The Tax Cuts and Jobs Act (TCJA) signed into law in December 2017 created two deferral opportunities for taxpayers with capital gains, by allowing them to invest in a Qualified Opportunity Zone (QOZ).

The planning opportunity arises when a taxpayer has a capital gain from the sale of any type of asset.  This differs from the 1031 exchange which can only be done with real estate.

The QOZ encompasses two different deferral opportunities.  The first opportunity is to defer gain from the sale of capital gain property when it is reinvested in a Qualified Opportunity Fund (QOF) investment.

A taxpayer must invest a portion or all of their gain within 180 days into a QOF.  This will defer the gain from the capital asset until the earlier of December 31, 2026, or when the taxpayer sells or exchanges their QOF interest.

In addition, once the taxpayer holds the QOF interest for at least five years, then 10% of the deferred gain is permanently excluded.  When the taxpayer holds the QOF interest for at least seven years, an additional 5% of the deferred gain is excluded.

Please note that then the entire amount of the deferred gain becomes taxable if the QOF is held or disposed of within five years.

The second deferral opportunity is available when the gain can be permanently excluded from the sale or exchange of the investment in the QOF.  This occurs when a ten year holding period is maintained, and where any gain realized after 2026 is excluded permanently.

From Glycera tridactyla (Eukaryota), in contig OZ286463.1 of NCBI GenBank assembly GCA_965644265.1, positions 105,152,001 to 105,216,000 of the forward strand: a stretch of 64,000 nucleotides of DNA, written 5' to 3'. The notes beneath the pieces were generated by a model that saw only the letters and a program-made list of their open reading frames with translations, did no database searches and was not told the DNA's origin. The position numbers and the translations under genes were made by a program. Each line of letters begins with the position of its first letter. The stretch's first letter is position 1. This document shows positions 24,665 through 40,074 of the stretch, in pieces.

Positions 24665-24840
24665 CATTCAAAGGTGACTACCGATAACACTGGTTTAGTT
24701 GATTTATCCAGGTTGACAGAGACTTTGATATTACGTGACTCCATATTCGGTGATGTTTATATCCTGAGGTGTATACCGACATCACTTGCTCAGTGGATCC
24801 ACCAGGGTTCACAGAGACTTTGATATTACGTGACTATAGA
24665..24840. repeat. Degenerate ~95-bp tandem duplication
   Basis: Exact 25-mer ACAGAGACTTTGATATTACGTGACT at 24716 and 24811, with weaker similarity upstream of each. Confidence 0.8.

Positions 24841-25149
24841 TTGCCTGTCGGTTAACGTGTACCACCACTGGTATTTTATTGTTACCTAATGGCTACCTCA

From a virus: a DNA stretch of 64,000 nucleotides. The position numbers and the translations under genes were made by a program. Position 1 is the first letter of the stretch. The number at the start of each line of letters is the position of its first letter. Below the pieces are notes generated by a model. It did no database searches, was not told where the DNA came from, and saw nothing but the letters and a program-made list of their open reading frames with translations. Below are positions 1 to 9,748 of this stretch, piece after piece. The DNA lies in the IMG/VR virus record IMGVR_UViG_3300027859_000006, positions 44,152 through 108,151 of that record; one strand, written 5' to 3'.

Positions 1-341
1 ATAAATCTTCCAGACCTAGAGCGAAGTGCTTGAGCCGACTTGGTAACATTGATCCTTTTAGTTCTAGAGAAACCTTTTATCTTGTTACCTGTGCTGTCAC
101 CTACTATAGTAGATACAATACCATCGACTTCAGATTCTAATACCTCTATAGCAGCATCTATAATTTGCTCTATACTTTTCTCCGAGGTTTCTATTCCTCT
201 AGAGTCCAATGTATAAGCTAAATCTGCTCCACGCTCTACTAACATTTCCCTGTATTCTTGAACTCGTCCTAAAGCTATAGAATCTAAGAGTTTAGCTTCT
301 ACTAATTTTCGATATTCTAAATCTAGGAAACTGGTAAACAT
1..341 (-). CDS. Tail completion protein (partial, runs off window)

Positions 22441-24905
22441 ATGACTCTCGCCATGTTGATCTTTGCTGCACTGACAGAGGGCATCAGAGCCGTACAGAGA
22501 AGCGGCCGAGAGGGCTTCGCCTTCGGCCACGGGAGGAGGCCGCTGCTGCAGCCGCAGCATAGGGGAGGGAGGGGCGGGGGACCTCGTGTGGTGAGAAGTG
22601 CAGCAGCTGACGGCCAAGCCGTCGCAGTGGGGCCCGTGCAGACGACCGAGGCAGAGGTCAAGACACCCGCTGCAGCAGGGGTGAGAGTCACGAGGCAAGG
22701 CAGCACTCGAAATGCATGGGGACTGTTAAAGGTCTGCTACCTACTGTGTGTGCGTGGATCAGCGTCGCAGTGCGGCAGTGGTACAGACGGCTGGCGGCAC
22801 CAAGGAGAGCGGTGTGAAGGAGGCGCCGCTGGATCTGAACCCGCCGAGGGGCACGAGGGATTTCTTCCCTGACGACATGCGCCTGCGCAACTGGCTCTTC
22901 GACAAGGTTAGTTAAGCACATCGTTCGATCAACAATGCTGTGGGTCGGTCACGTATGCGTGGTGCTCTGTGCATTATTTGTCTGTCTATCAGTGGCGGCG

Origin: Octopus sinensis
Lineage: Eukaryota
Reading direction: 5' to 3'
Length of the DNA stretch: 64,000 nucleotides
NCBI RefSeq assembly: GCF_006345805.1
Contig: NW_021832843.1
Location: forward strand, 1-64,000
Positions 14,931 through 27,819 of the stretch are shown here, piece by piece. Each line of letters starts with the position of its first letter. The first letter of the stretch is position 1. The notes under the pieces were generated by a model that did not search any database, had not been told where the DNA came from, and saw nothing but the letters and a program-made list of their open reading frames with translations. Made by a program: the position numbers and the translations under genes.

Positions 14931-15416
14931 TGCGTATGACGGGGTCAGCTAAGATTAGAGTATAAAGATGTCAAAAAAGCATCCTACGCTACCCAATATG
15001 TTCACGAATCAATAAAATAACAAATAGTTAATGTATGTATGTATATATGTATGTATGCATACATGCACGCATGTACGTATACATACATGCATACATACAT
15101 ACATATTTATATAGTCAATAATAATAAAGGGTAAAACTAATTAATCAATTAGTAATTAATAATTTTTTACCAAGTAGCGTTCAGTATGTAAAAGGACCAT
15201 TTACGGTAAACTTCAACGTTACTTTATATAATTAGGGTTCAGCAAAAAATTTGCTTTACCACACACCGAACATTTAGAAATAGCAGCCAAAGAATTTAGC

The TCJA created new definitions and requirements for the deferral or exclusion opportunity.  First of all, a Qualified Opportunity Zone needs to be established by the governors of the various states and territories (Including Washington DC).  Typically, these QOZ’s are low income communities or neighborhoods.    These designated Qualifies Opportunity Zones will remain in effect for ten years.

The next definition is a Qualified Opportunity Fund (QOF).  A QOF is an investment vehicle which can be a partnership or C corporation that is formed for the purpose of investing in QOZ’s.

There are very strict rules and requirements that have to be followed in order to qualify as a QOF.  For instance, a QOF must hold at least 90% of its assets in QOZ property and cannot invest in another QOF.

A taxpayer can either form their own QOF or invest in a QOF that is maintained and managed by a third party.

Please note that the temporary deferral election cannot be made for any sale or exchange after December 31, 2026.

The rules on this new planning opportunity are very complex.  In addition, the IRS is currently in the process of providing additional guidance.   Pease contact us if you would like to discuss this planning opportunity in further detail.